Business Analyst vs. Data Analyst: What’s the Difference?

Business Analyst vs. Data Analyst: What’s the Difference? was originally published on Forage.

What’s the difference between a business analyst vs. data analyst? In some organizations, these roles are interchangeable. However, business analysts generally take a more comprehensive role, bridging the gap between data analysis and a business’s goals. On the other hand, data analysts typically focus on digging through vast amounts of data and providing insights for a company to use in decision-making. For instance, a data analyst often handles in-depth data analysis, and a business analyst applies their findings to the business as a whole.

What Are Business Analysts?

Business analysts work at the intersection of information technology (IT) and business, empowering companies to make and implement data-driven decisions.

The day-to-day for a business analyst involves trying to “understand business needs [and] identifying opportunities for improvements in processes and operations,” says Dave Savio, data scientist, machine learning engineer, and founder of

A business analyst must be able to analyze large sets of data and communicate their findings effectively to key stakeholders to drive these insights and decisions. At the same time, they need to ensure that any solutions created align with the larger business goals and strategies.

What Are Data Analysts?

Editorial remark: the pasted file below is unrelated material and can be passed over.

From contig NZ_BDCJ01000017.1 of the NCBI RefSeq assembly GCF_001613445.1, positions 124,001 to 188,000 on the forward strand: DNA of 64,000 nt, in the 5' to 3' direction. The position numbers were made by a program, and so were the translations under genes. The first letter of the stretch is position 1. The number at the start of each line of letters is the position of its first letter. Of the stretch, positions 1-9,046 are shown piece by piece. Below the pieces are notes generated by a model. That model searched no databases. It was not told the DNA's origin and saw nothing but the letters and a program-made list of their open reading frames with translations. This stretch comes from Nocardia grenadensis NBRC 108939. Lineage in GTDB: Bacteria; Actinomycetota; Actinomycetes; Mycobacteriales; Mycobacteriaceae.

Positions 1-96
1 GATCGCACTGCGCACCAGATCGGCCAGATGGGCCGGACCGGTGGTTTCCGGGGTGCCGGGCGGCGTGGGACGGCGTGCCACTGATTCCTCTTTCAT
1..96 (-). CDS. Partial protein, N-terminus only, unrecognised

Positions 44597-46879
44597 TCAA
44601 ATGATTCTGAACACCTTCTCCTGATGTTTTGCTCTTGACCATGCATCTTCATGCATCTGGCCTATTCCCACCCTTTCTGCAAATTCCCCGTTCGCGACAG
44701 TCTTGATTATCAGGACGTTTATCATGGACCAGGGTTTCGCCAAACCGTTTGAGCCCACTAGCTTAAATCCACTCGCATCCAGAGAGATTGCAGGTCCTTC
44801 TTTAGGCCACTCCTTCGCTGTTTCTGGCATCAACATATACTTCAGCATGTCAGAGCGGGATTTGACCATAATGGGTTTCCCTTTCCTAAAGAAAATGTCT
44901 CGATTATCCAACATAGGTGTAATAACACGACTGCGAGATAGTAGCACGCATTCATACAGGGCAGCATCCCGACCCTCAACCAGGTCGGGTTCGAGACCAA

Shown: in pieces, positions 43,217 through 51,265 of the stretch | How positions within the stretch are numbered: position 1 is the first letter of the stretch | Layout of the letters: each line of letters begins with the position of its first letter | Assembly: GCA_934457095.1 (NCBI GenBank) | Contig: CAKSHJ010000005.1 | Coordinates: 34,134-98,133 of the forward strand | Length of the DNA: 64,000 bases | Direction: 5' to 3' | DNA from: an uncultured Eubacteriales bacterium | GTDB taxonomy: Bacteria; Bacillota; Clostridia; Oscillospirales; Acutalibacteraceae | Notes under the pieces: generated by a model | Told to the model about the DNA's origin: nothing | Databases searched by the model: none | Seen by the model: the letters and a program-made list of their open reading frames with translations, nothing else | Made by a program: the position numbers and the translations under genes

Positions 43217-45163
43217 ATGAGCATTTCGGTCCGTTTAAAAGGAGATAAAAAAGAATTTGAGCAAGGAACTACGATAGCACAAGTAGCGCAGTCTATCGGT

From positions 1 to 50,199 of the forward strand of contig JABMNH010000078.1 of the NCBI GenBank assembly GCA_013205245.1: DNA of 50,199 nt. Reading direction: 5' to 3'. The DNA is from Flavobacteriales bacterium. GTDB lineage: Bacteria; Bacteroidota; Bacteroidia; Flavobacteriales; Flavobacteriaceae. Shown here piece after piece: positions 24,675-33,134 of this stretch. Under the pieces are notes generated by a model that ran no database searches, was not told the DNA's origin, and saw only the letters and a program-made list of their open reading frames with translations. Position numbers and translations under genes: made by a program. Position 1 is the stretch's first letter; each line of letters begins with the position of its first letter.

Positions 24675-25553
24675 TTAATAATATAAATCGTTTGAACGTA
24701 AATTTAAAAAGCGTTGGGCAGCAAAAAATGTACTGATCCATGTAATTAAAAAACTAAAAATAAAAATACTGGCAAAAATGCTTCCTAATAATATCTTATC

Data analysts have a broad profession — some focus on finding business solutions in data, while others may work on verifying the quality of data. Regardless of the specific role, data analysts must be able to sort, clean, and analyze data effectively.

Within the data, a data analyst needs to be able “to identify trends, patterns, or insights,” says Savio. “Their goal is to translate data into actionable information.”

Some day-to-day responsibilities of a data analyst may include:

  • Using data to assess and minimize risks
  • Compiling data assets to deliver complete stories and insights
  • Measuring hypotheses based on business problems
  • Delivering compiled and analyzed data to key stakeholders

To accomplish these tasks, data analysts “often use statistical tools and software like Python, R, SQL, and Tableau,” says Savio. These tools allow them “to dive deep into data sets and derive meaning.”

Data Analyst vs. Business Analyst Salaries

Roles that focus on analyzing data often pay well — companies rely on people who can parse through information and make meaningful decisions. For instance, management analysts, a specific type of business analyst, earn an average of $104,660 per year, according to the U.S. Bureau of Labor Statistics (BLS). Similarly, data scientists (a common role in the data analyst career path) have an average annual salary of $115,240, according to the BLS.

Ultimately, salaries for business analysts vs. data analysts depend on location, company, and experience level. In general, the more experienced the analyst is, the more responsibilities they will have, which usually comes with a higher salary.